What parents need to know
Parents Need to Know
Parents need to know that the 1950s classic series Lassie features lots of cliff hanger moments with folks in trouble and a collie who is ready and able to save them. The show reflects the values of the time, including patriarchal roles for both men and women. It's mild by today's standards, but young viewers might be nervous to see children in dangerous situations (though they're always saved).
What's the story?
LASSIE (1954-1974) is the classic hit series featuring canine super heroine Lassie living in an American farming community. The series first features the dog living with 11-year-old Jeff Miller (Tommy Rettig), his mom Ellen (Jan Clayton), and Gramps (George Cleveland). But a few years later, she goes to live with Ruth (played by Cloris Leachman and later June Lockhart) and Paul Martin (played by John Sheppold and Hugh Reilly, respectively), and their adoptive son Timmy (Jon Provost). Life on the farm with Timmy is exciting, but her services are later needed by a unit of the United States Forest Rangers. Ultimately, she ends up settling down at a children's home, where she continues to protect humans and animals alike.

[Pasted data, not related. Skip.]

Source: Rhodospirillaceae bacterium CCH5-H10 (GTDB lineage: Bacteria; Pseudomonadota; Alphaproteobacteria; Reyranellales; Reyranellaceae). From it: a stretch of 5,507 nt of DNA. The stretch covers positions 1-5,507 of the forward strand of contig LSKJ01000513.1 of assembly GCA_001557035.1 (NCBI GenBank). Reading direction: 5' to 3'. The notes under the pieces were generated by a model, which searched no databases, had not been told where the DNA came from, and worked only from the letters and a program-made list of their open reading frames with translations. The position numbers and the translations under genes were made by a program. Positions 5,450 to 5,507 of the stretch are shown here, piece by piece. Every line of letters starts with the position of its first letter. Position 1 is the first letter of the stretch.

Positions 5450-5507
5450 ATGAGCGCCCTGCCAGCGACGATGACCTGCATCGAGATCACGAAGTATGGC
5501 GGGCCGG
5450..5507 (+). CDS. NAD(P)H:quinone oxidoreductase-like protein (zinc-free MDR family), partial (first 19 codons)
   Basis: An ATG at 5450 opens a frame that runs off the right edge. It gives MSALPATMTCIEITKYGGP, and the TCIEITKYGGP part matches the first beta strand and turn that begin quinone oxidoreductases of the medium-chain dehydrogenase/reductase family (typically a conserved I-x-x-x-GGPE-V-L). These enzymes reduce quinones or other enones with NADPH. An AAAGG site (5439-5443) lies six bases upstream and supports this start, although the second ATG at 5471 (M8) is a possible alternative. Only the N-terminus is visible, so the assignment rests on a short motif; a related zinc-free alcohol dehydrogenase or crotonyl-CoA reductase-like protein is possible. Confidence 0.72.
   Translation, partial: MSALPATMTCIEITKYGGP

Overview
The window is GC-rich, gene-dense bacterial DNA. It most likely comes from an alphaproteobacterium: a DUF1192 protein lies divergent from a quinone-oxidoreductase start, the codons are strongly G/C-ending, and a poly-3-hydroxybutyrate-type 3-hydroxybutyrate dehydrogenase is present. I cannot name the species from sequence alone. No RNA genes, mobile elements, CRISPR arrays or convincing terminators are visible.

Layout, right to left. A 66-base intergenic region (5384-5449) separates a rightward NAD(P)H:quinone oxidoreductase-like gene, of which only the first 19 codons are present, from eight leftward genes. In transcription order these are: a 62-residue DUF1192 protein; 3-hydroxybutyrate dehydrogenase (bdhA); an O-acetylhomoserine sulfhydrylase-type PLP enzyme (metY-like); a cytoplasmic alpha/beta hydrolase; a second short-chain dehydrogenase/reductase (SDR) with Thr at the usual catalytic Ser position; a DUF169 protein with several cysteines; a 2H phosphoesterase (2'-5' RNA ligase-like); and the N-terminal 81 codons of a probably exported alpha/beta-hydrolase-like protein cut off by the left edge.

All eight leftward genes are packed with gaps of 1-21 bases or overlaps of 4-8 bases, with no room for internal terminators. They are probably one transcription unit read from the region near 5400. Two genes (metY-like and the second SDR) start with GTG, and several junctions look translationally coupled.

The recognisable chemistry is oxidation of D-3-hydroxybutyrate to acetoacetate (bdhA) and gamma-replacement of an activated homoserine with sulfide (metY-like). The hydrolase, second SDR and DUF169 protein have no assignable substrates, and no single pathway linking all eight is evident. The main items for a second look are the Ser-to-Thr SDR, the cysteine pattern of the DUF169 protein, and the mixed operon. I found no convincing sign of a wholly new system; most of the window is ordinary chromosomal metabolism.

Is it any good?
From saving people trapped in wells and caught in bear traps, to independently leading ailing dogs to the downtown veterinarian's office, Lassie tells the tales of a canine heroine who is often smarter and more talented than humans. But the show, and its furry lead character, also reflect many of the post-World War II values of the time, including the importance of family, working hard, and being loyal. Meanwhile, Lassie serves as the show's matriarch, a role defined by the patriarchal values of the time, thanks to her natural capacity to identify everyone's needs, as well as her willingness to serve them.
While the years spent with Timmy are certainly the most popular for Lassie (the syndication title for which is Timmy and Lassie), the show's 20-year run manages to survive various cast switches, as well as the dog's various lifestyle changes. To date, the show continues to play a role in American popular culture, and Lassie herself continues to be known as one of the greatest TV stars of all time.
Families can talk about...
Families can talk about how TV characters, human or otherwise, can remain popular even after a show is over. What is it about those characters that give them their longevity?
Who are some of your favorite classic TV characters? Are there any modern TV characters who you think will be popular 30 years from now?
How has the depiction of families changed over the years? Does anything about how the families in Lassie are portrayed suprise you?